90. PK (2014) — It is a great pleasure to encounter a film that is both entertaining and powerful, a pleasure compounded by sharing it with a first-time and slightly fearful Hindi movie viewer (she was delighted in the end).
“PK” — to a Mandarin-speaking reality TV viewer, a “PK” round is one in which the loser is immediately out of the competition, an allusion to “player kill” in a multi-player game. In “PK” the Bollywood movie, it is a play on the sound of the Hindi word for “tipsy”. “PK” is also the name of a popular Russian rifle … anyway, the point appears to be that the word could and would mean different things in different cultures, for such is the oddness and wonder of human languages.
What we have in “PK” is an alien’s eye view of humanity (mostly represented by brethren in the subcontinent), specifically its tendency towards religiosity. (The twist in the romance was suitably tear-inducing, and added to the big picture instead of being the big thing — huzzah!) As the alien casts his eye across humanity, it is not from the vantage of a throne or castle, but as a vagabond tossed about by the usual slings and arrows of fortune, made all the more outrageous by his unfailing honesty.
What it seems we are being led to see through his (mis)adventures is the paucity of truth in much of our ever-searching for God (even when we think we have found him — non-gender-specifically), which has inevitably led to a myriad variations of idolatry (making God in our own image; taking anything or anyone other than God to be God), with “managers of God” doing their daring best to exploit the misery of the masses.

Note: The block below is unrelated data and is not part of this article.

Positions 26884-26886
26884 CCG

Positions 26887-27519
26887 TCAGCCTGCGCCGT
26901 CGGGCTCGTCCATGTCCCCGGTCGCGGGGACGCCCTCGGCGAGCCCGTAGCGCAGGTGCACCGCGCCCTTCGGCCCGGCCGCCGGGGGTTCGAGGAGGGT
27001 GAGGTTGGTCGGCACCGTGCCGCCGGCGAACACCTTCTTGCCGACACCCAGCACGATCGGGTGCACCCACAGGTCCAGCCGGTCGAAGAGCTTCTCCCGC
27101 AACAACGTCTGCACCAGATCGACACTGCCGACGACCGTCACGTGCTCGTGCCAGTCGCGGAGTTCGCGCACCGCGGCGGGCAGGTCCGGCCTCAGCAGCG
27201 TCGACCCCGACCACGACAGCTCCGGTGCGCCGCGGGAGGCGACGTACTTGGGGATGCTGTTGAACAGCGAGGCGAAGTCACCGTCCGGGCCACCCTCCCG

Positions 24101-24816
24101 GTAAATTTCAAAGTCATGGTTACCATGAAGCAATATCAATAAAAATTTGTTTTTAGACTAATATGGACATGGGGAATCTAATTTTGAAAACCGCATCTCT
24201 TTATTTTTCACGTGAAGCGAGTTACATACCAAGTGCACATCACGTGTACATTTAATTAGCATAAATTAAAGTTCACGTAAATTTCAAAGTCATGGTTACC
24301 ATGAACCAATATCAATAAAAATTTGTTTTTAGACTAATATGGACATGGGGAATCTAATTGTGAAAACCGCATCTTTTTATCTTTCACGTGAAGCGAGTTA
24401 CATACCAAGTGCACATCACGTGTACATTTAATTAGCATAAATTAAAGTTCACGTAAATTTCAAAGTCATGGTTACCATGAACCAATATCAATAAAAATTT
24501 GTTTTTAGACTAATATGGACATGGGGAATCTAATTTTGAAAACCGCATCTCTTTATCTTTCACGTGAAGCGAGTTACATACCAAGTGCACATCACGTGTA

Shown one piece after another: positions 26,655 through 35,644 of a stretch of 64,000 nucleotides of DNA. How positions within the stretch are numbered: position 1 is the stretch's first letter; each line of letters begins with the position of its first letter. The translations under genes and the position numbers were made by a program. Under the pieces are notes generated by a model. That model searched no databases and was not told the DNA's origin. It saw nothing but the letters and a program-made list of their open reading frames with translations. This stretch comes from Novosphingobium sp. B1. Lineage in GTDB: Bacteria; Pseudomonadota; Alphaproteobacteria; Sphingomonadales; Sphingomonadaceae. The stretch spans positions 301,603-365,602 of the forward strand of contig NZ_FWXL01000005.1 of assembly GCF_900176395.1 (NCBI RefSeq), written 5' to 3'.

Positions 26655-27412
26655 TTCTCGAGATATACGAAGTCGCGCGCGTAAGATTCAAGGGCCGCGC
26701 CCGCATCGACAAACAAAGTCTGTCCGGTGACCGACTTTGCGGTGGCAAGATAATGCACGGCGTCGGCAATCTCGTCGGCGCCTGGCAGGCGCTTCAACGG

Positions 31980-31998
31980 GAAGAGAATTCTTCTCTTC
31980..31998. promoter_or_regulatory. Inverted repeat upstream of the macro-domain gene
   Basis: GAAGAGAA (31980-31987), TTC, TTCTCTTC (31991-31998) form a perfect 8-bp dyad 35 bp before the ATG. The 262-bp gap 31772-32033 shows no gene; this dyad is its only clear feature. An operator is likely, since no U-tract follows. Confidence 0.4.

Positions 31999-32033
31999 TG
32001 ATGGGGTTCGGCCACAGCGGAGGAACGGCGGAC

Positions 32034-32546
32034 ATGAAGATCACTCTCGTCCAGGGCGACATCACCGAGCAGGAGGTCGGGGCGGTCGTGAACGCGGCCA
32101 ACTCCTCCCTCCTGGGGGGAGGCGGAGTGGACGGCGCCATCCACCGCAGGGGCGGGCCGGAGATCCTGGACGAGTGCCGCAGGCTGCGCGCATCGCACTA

“PK” sometimes veers close to the arrogance of those who declare that all gods are the same — for would they not have to be a god to judge so? In its send-up of the “wrong number” dialled by various religions, it does get Christianity wrong — no one is ever born a Christian, even if they’re born into a Christian family. Following Christ is a decision you make, not a decision made for you — in other words, God has no grandchildren.
But I take the point about the confusing damnation of hell — why would God destine his children to eternal suffering? Yet here the moviemakers are guilty of using terms without defining them and of taking imperfect language to be a full description of the perfect. I should be wary then of how the other religions are depicted/caricatured in the film — but could even this be a masterstroke of a point?
In any case, the movie’s points remain, given to the audience not in masala or half-measures, but as strong and subtle assertions for any work of art. We are all seeking for God, but surely the Creator gave us minds — and hearts — so we would use them. It follows then that if God were powerful enough to create us, then we are fools to believe we need to protect his honour by doing violence unto his creation, instead of honouring him by protecting our fellow creatures. We should be wary of disdaining honest questioning (wouldn’t God be big enough to take it?) and depict our fellow seekers as enemies.
These points are all the more keenly felt in the wake of the many mindless, heartless massacres from Peshawar to Paris.